Sports stadia with a spectator capacity of more than 10,000 people (5,000 in the case of Premiership or Football League grounds) are designated by the government. They must be certified under the Safety at Sports Grounds Act 1975.

A general safety certificate will cover use of the stadium for certain specified activities. Use for other spectator related purposes will require the issue of a special safety certificate.

Any non-designated sports ground which contains a covered stand with a spectator capacity of more than 500 is deemed a regulated stand. It must be certified under the Fire Safety and Safety at Places of Sport Act 1987.

What counts as a sports ground

The Act defines a sports ground as:

  • a place where sports or other competitive activities take place in the open air, and
  • where accommodation has been provided for spectators
    • consisting of artificial structures, or of natural structures artificially modified for the purpose

Responsibility for safety

Although the safety certificate is issued by the local authority, responsibility for the safety of spectators at the sports ground rests with the sports ground management at all times. This will normally be the owner or the lessee of the sports ground.

Further information on sports ground safety is available from the Sports Ground Safety Authority (SGSA).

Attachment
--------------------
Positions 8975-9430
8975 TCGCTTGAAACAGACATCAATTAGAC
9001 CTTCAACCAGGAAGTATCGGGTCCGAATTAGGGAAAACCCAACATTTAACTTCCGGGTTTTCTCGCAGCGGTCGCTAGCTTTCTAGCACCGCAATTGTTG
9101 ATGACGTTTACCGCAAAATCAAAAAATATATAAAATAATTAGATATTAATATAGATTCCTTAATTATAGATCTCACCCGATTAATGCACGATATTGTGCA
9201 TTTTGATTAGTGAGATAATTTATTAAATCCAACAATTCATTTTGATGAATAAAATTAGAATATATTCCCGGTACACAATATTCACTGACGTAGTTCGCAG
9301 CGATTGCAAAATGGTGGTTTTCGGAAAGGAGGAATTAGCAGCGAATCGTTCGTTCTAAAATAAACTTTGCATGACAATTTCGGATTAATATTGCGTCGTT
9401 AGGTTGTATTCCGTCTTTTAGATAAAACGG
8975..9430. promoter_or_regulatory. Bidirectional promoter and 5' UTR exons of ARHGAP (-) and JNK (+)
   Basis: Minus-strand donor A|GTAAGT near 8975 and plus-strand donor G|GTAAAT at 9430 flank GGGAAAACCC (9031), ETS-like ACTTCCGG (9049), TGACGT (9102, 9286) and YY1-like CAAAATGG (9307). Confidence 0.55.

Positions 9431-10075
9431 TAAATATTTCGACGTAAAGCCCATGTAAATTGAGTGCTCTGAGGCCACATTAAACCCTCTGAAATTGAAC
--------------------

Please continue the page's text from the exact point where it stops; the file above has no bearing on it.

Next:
How to apply

If you think you need to apply for a sports ground safety certificate, contact the Licensing Team.

You will need to complete an application form and pay the a fee. The fee is calculated on a case by case basis.

Application evaluation process 

Requirements in relation to sports grounds are far reaching. They will include but will not be restricted to the following:

  • structural integrity of the stand/stadia
  • provisions for means of escape
  • adequate fire precautions
  • emergency services coordination
  • provision of suitable management strategies
    • this includes stewarding, crowd control, match day safety arrangements, evacuation procedures, contingency plans, and similar

The certificate holder is under a legal obligation to comply with all terms and conditions in the certificate. Certificates are issued to last indefinitely or may contain an expiry date.

Under the legislation, we have ongoing control and powers of enforcement. This is to ensure reasonable standards of safety are maintained. The legislation allows for the issue of prohibition notices to prevent spectator access to any sports ground or part when a safety risk is immediate.